1887

n African Journal of Herpetology - Activity area, movement patterns, and habitat use of the desert monitor, , in the Zaranik Protected Area, North Sinai, Egypt : original article

Volume 51, Issue 1
  • ISSN : 2156-4574
  • E-ISSN: 2153-3660
This article is unavailable for purchase outside of Africa

 

Abstract

A radio telemetry study of the desert monitor, <I>Varanus griseus&lt;/I&gt; was conducted from July 1997 to June 1998 in the Zaranik Protected Area, North Sinai, Egypt. Five monitor lizards (SVL range 302 - 360 mm) were equipped with SI-2T temperature sensitive transmitters. Two individuals (male # 1 and female # 2) were residents of Fluseyyat Island in Zaranik, and three individuals (two males # 3 & # 4 and a female # 5) were translocated from sand dunes of similar habitat to Fluseyyat Island. I investigated differences between resident and translocated monitors in terms of their home range, movement and habitat selection. Four of the five lizards had home range sizes between 0.075 and 0.228 km2. A translocated male (# 4) exhibited homing behaviour, covering a total area of 2.11 km2. Lizards emerged from hibernacula in March and April and returned in October and November. Frequency of movement for lizards tracked year round ranged from 18 % - 73.3 % of days. The mean distances travelled per day were 278.3 m and 182.7 m for males and females respectively, while the mean distances travelled per move were 173.9 m and 117.9 m. Translocated <I>V. griseus&lt;/I&gt; travelled greater distances per day and per move than residents, for both males and females. Activity peaked in May and June. Daily patterns of activity occurred anytime between 07h00 to 20h00. Emergence normally began 2 - 4 h after sunrise, but earlier during the summer. Lizards retreated to burrows from 0.5 - 1.5 h before sunset. Highest levels of activity were generally between 09h00 and 10h00, with basking being observed in the morning between 08h00 to 11h00 and again between 15h00 to 16h00. Bimodal activity patterns were most evident during the hottest months. The burrows most frequently used by monitors were located in areas with 20 - 30 % vegetation cover.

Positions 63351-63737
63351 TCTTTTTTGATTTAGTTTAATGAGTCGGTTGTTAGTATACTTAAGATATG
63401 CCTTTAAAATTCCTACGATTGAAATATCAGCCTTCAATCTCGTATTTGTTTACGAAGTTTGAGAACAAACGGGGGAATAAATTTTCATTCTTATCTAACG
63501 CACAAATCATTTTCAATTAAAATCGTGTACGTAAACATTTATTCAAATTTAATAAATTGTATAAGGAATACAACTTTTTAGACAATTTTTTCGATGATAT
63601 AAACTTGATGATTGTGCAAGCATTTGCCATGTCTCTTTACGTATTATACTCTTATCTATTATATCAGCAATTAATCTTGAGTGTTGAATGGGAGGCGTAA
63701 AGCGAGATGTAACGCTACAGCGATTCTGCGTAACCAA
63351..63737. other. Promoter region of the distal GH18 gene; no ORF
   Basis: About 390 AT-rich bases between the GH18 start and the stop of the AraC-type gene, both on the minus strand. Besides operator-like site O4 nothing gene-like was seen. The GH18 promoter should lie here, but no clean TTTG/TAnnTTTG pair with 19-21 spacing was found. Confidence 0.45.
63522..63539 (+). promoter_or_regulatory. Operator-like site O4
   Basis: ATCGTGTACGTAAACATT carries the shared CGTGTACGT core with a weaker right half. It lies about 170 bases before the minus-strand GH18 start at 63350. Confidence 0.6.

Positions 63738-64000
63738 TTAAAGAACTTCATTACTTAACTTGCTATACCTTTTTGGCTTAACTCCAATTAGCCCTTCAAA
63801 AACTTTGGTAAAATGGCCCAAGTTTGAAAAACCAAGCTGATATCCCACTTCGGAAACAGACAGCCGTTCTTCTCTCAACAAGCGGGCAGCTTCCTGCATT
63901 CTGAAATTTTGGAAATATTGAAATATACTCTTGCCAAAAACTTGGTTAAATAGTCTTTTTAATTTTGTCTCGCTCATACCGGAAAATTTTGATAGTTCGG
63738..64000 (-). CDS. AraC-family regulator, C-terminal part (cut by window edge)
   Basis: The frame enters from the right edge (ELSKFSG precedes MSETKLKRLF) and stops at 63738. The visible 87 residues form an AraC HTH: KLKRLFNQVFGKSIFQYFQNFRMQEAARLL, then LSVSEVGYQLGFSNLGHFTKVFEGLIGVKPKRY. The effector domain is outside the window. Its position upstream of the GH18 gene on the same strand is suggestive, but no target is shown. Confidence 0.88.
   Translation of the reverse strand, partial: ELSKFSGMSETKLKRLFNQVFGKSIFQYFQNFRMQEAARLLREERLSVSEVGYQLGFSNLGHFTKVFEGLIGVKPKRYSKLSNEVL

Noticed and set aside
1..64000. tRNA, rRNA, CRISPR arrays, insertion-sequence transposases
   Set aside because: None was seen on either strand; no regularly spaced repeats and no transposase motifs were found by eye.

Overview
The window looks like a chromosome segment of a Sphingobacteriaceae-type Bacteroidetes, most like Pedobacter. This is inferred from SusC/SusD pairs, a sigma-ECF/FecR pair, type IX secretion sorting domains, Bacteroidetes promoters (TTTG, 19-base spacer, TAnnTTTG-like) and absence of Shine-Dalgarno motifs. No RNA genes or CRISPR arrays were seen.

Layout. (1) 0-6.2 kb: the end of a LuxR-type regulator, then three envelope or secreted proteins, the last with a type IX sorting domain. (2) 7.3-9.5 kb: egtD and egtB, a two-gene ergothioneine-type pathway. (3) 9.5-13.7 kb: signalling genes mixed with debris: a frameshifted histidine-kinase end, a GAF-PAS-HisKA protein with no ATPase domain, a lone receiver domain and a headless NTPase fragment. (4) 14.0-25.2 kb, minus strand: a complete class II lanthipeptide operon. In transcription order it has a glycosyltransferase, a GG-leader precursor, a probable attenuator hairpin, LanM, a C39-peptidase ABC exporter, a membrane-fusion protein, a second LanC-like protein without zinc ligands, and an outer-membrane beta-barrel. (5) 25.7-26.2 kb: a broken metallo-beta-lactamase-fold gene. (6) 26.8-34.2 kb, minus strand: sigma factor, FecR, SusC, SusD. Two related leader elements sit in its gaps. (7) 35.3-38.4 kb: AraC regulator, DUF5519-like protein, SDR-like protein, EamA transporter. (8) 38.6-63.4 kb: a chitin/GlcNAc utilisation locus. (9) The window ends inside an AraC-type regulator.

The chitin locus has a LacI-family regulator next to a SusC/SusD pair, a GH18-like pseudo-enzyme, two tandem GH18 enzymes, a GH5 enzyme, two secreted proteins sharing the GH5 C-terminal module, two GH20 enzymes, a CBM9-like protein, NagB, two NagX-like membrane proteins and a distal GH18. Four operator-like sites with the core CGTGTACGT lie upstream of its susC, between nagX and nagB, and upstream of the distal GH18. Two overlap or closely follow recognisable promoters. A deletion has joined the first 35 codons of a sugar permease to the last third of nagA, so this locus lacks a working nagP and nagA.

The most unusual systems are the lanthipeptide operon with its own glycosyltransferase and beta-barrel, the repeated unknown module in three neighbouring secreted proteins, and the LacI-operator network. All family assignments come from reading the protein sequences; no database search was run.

Loading full text...

Full text loading...

Loading

Article metrics loading...

/content/ajherp/51/1/EJC19131
2002-06-01
2020-09-28

This is a required field
Please enter a valid email address
Approval was a Success
Invalid data
An Error Occurred
Approval was partially successful, following selected items could not be processed due to error